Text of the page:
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H. Edwards in his book on the zeta function says that $\sum\frac{x^{\rho}}{\rho}$ converges conditionally "even when $\rho ,1-\rho$ are paired." I tried calculating some terms (n = 500 or so) and noticed the result below. Could be bad programming on my part or an aspect of the calculation for low numbers.

The expressions below assume RH but I am asking about the calculation for small finite n. It may be that an answer has to assume RH.

$$\sum \frac{x^{\rho}}{\rho} = \sum_n \frac{x^{\rho_n}}{\rho_n}+\frac{x^{1-\rho_n}}{1-\rho_n}$$

seems to be zero or (to be piecewise continuous and) have discontinuities at x = prime. And like (for example) square wave Fourier approximations there is a noticeable Gibbs-like effect near these discontinuities.

$\rho_n$ are non-trivial zeros of the Riemann zeta function. I should add the possibility that what appears to be prime may be nearly prime.

I checked through $x = 100.$ 83 seemed doubtful until I used a better approximation and 97 seems to require more summands than I have time to calculate. Primes are not the only such points. The expression appears to show the same behavior for a lot of composites (4 is one) less than 20 but fewer as x grows.

Can anyone explain why this would be so? Thank you.

FWIW as a check on my work I think that the expression below in which $\alpha_{n}$ are imaginary part of $\rho_n$ is equivalent and (like the 2d one above) assumes RH. It seems to give the same approximation as the second expression above.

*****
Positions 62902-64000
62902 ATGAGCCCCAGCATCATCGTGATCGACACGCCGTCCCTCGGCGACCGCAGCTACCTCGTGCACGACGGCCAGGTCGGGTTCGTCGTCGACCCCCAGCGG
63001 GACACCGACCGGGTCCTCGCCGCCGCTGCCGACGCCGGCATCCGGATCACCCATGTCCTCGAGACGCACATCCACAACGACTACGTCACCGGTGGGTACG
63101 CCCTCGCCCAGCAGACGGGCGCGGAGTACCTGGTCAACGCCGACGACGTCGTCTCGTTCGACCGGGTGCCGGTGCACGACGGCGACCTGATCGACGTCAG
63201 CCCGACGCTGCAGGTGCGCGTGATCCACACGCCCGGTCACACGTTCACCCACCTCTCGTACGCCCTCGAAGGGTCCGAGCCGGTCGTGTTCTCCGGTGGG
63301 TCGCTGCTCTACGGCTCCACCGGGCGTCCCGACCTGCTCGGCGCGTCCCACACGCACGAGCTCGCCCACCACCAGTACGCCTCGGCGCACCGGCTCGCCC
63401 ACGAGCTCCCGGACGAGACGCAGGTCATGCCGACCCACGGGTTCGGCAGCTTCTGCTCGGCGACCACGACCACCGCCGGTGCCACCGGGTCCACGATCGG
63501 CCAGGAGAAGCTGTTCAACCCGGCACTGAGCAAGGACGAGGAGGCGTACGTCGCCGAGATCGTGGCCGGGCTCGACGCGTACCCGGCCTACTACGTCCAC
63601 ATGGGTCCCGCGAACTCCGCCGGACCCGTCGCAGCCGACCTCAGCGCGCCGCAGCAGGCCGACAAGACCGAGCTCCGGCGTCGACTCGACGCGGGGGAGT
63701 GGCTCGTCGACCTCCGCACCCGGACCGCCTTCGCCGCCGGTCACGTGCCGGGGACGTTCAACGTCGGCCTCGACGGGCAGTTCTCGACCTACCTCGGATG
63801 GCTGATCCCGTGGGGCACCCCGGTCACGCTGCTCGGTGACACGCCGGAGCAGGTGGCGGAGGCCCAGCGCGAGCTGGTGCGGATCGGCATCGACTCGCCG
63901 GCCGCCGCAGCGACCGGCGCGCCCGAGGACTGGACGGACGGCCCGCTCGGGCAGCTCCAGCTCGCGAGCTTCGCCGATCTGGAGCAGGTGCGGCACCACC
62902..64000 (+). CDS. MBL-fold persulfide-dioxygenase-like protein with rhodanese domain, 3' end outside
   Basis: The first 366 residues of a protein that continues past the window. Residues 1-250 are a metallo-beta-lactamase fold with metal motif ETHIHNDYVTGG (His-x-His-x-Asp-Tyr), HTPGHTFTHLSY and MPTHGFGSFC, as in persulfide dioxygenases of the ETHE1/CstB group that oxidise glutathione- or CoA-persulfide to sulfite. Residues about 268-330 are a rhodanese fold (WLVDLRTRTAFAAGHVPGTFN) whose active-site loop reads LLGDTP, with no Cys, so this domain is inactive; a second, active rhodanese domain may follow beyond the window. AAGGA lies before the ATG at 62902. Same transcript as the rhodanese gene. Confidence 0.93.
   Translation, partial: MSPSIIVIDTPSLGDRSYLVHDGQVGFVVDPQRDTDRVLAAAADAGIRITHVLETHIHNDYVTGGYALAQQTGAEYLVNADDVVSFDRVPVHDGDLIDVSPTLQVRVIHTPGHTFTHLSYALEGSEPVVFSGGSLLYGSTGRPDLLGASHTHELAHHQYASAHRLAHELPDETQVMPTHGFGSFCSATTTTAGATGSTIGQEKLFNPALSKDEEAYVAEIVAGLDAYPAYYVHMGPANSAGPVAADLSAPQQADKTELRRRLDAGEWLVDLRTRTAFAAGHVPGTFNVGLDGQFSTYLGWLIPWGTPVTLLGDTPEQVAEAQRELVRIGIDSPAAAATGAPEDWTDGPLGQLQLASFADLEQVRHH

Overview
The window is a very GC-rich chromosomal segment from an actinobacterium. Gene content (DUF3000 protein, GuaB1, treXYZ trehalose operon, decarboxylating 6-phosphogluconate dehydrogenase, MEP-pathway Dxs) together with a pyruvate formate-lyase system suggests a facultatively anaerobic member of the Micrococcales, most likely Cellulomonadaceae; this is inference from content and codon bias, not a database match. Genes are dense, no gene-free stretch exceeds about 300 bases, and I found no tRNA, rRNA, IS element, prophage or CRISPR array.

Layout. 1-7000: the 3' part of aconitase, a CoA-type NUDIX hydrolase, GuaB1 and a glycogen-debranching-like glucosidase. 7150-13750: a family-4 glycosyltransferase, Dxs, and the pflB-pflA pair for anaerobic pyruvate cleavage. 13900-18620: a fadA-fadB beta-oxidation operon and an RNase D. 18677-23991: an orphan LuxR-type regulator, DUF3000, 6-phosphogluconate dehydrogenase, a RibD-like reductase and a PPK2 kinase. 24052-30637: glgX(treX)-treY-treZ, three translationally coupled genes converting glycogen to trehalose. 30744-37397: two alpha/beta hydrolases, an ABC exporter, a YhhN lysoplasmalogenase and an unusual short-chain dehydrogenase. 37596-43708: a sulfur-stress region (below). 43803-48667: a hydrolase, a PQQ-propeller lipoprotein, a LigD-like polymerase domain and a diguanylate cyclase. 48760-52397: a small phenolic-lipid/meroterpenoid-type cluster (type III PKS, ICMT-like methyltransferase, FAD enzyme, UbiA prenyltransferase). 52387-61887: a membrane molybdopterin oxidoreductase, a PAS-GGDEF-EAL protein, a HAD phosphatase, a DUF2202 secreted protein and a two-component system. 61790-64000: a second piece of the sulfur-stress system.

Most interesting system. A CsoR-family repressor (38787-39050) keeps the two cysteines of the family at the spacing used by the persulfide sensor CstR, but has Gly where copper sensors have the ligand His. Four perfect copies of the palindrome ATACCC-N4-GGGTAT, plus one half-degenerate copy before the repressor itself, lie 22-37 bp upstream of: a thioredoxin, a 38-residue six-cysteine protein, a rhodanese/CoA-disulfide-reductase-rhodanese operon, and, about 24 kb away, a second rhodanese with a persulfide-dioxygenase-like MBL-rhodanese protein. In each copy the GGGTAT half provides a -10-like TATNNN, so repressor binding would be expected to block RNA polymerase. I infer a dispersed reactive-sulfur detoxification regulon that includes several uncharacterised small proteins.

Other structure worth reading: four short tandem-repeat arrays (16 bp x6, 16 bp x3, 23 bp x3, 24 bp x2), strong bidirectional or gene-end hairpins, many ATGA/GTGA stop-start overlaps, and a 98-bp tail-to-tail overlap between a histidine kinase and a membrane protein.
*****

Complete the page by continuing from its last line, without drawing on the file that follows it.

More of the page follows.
$$\sum_{\zeta(\rho)=0}\frac{x^{\rho}}{\rho} = \sqrt{x}\cdot\sum_{n =1}^{\infty}\frac{\cos(\alpha_{n}\ln x)+2\alpha_{n}\sin(\alpha_{n}\ln x)}{1/4+\alpha_{n}^2}\hspace{5mm}$$

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The first sum is only conditionally convergent and in a "principal value" sense, it seems in the second sum you are trying to overcome this by pairing the zeros up with there neighbors? Also the sum is not zero, when x is a prime. –  Ethan Mar 30 '13 at 4:04
    
Yes, according to Edwards they converge only conditionally even when paired. The increasing order of Im$|\rho|$ is crucial. That said... –  daniel Mar 30 '13 at 4:07
    
How are you even calculating the zeros? –  Ethan Mar 30 '13 at 4:17
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1 Answer 1

up vote 2 down vote accepted

This is to be expected, given the explicit formula. This series does not give us the prime counting function directly (where we would expect discontinuities at primes but not composites), but rather a "reweighted" prime counting function, the $2$nd Chebyshev function. We have

$$\psi(x)=\sum_{p^v\le x}\log p=x-\left(\sum_\rho\frac{x^\rho}{\rho}\right)-\log(2\pi)-\frac{1}{2}\log\left(1-\frac{1}{x^2}\right).$$

Clearly $\psi(x)$ should be expected to have discontinuities not just at primes but all prime powers, like the example $x=4=2^2$ you found, and none of the other quantities on the right side, $x$, $\log(2\pi)$, or $\log(1-x^{-2})$ will have discontinuities on the positive reals $>2$.

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When you remind me that this expression equals the Chebyshev function it is clear. Thank you! –  daniel Mar 31 '13 at 19:38
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